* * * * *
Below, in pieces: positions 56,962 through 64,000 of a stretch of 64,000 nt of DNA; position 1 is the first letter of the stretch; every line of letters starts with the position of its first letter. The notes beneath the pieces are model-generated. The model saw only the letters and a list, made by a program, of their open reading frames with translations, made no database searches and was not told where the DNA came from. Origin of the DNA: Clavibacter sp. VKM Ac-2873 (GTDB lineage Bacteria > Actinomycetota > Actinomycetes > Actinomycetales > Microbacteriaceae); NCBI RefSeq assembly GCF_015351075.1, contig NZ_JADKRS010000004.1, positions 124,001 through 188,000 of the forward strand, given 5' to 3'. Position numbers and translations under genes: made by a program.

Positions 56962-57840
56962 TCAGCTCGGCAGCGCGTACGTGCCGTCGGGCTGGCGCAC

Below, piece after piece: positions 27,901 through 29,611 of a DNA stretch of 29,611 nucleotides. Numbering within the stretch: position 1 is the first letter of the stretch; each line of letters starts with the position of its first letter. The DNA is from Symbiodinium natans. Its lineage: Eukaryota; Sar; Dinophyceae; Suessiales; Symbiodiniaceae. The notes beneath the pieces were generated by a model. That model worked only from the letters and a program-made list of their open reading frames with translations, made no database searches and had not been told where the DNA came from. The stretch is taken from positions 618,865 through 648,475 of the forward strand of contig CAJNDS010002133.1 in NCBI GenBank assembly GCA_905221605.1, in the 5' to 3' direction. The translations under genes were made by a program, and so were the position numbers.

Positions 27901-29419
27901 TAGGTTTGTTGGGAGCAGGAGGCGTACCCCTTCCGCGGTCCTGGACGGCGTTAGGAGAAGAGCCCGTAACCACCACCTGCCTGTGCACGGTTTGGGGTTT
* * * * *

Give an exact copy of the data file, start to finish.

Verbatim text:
Below, in pieces: positions 56,962 through 64,000 of a stretch of 64,000 nt of DNA; position 1 is the first letter of the stretch; every line of letters starts with the position of its first letter. The notes beneath the pieces are model-generated. The model saw only the letters and a list, made by a program, of their open reading frames with translations, made no database searches and was not told where the DNA came from. Origin of the DNA: Clavibacter sp. VKM Ac-2873 (GTDB lineage Bacteria > Actinomycetota > Actinomycetes > Actinomycetales > Microbacteriaceae); NCBI RefSeq assembly GCF_015351075.1, contig NZ_JADKRS010000004.1, positions 124,001 through 188,000 of the forward strand, given 5' to 3'. Position numbers and translations under genes: made by a program.

Positions 56962-57840
56962 TCAGCTCGGCAGCGCGTACGTGCCGTCGGGCTGGCGCAC

Below, piece after piece: positions 27,901 through 29,611 of a DNA stretch of 29,611 nucleotides. Numbering within the stretch: position 1 is the first letter of the stretch; each line of letters starts with the position of its first letter. The DNA is from Symbiodinium natans. Its lineage: Eukaryota; Sar; Dinophyceae; Suessiales; Symbiodiniaceae. The notes beneath the pieces were generated by a model. That model worked only from the letters and a program-made list of their open reading frames with translations, made no database searches and had not been told where the DNA came from. The stretch is taken from positions 618,865 through 648,475 of the forward strand of contig CAJNDS010002133.1 in NCBI GenBank assembly GCA_905221605.1, in the 5' to 3' direction. The translations under genes were made by a program, and so were the position numbers.

Positions 27901-29419
27901 TAGGTTTGTTGGGAGCAGGAGGCGTACCCCTTCCGCGGTCCTGGACGGCGTTAGGAGAAGAGCCCGTAACCACCACCTGCCTGTGCACGGTTTGGGGTTT